Happy and Unhappy and Everything

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La, la, la! he went, happily.

I had a dream that Dodger was running free in Richardson Stadium at Davidson College, which is against the rules. I was crawling across the rubbery track, doing a breathlessly dreamy slo-mo “fail” at getting to him. He dashed merrily about the artificial turf field, paying no mind to the authoritative benchmarks of the gridiron, nor to me. La, la, la! he went, happily. “Doooddggerrr!” I went, unhappily.

Rather than burden ourselves here with tortured interpretations, I posit the dream as archetype: Spirited soul instinctively running free, gleefully heedless (happy) of the synthetic culture of benchmarks we construct with our increasingly compulsive content manipulation and the resultant aggravation of inbred psycho-social neuroses (unhappy).

Okay, maybe just a little bit of tortured interpretation. I can stop anytime I want to. I just don’t want to. Anyway, after my coffee, I spontaneously started thinking about computer file management. Coincidence? I think not. Bear with me.

Time was, I was known as the print packrat of any newsroom I happened to inhabit. Today, my archival record of published communications in recent years is spotty at best. It’s just too easy to say, “It’s on the Web” or “It’s in the Cloud.”

More analogy: The web of life is a wondrous thing, vital and necessary and connective. And webs entangle, even make us scream and bat our arms in front of our faces like crazy persons.

Clouds are primordial and matchless avatars of human imagination floating free above the gods’ green earth. And they rain, sometimes on our parades.

So, these were my thoughts when I read this morning of the passing of Maurice Sendak, author of Where the Wild Things Are, published the same year my own earthly story started. Pondering Where the Wild Things Are in turn made me think of something Amy Diamond said Saturday to friends gathered in Davidson in loving memory of her husband Robert Whitton, a Davidson College professor who died last year after being struck by a car on Concord Road.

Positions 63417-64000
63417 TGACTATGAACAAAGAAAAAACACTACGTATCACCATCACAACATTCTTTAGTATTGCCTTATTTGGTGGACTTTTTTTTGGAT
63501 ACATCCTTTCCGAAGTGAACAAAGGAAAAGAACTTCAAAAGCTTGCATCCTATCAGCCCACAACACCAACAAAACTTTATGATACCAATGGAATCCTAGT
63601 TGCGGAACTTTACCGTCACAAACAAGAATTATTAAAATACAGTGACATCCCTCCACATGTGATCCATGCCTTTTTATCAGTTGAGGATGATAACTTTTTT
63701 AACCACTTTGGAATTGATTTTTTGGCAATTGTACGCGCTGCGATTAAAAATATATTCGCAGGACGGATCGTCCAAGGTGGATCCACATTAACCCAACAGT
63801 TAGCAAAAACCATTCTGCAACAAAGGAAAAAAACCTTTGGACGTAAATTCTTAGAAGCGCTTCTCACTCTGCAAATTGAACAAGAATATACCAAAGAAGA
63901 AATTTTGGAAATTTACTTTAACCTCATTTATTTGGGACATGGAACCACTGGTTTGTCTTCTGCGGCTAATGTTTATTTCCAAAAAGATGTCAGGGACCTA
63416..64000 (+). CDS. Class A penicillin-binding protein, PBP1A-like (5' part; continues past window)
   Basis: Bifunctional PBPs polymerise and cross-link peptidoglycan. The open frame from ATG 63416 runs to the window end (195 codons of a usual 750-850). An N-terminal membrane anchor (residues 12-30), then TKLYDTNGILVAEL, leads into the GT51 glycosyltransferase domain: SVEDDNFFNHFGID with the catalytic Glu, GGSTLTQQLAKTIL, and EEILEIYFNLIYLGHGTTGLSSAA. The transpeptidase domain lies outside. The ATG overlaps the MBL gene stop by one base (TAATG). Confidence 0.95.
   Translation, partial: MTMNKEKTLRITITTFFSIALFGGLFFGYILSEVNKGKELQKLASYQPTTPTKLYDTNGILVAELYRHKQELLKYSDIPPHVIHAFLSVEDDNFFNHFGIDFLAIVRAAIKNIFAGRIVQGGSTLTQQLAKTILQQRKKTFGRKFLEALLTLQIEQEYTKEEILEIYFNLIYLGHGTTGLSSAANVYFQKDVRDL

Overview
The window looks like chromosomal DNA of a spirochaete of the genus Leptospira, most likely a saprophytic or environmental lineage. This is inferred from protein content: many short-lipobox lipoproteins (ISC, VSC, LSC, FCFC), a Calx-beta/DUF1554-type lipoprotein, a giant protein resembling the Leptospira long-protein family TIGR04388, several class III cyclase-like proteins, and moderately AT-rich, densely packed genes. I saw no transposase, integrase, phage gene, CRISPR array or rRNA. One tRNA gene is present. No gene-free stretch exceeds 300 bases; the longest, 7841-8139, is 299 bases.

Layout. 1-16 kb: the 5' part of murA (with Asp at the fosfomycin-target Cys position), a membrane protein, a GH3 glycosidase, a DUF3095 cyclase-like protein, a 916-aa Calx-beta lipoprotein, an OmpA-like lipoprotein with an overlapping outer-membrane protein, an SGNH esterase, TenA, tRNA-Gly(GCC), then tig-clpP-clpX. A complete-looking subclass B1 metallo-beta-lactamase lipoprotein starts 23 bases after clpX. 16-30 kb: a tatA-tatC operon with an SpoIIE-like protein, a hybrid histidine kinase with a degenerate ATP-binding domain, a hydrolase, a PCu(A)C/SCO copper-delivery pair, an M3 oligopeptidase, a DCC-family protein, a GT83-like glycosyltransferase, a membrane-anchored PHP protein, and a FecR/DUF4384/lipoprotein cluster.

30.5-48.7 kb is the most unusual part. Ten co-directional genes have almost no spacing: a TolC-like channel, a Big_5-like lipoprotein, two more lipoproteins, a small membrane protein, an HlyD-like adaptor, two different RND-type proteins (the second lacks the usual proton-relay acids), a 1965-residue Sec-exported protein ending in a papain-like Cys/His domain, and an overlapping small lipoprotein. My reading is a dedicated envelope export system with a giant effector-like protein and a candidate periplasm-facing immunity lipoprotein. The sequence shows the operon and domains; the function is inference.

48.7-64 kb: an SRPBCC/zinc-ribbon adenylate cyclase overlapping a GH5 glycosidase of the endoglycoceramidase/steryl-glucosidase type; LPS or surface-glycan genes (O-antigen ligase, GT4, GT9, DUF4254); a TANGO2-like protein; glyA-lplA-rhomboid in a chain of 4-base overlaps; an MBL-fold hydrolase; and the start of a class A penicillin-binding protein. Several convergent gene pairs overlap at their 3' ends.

I cannot do Amy’s words of that close moment any verbatim justice with my words here, but the gist of her encouragement was for us—the “us” is important, she emphasized—for us all to live the lives we dream of, to live and tell our stories, making them up as we go along for as long as we go along, and even to call on more than mere facts when necessary to tell the story we want to tell. The “want” is important, too, she emphasized.

Robert Whitton ’66

“Robert told stories about me,” she said through tears more joyful than you can imagine, “that simply were not true!” And then somehow, the shared hilarity that followed was truer than any fact ever could be.

It was just one beautiful moment in a glorious day of musical celebration of Robert’s life, including a New Orleans-style march from Summit Coffee to the intersection of Concord Road and Faculty Drive. Bittersweet as that march was, I could feel an abundance—a web, a cloud—of life and laughter and love, deeply and broadly, all around and through us, Robert’s good spirit dashing merrily, doggedly, timelessly into the full-moon music of the cooling evening, telling the story he wanted us to tell for him, and to him, happy and unhappy and everything.


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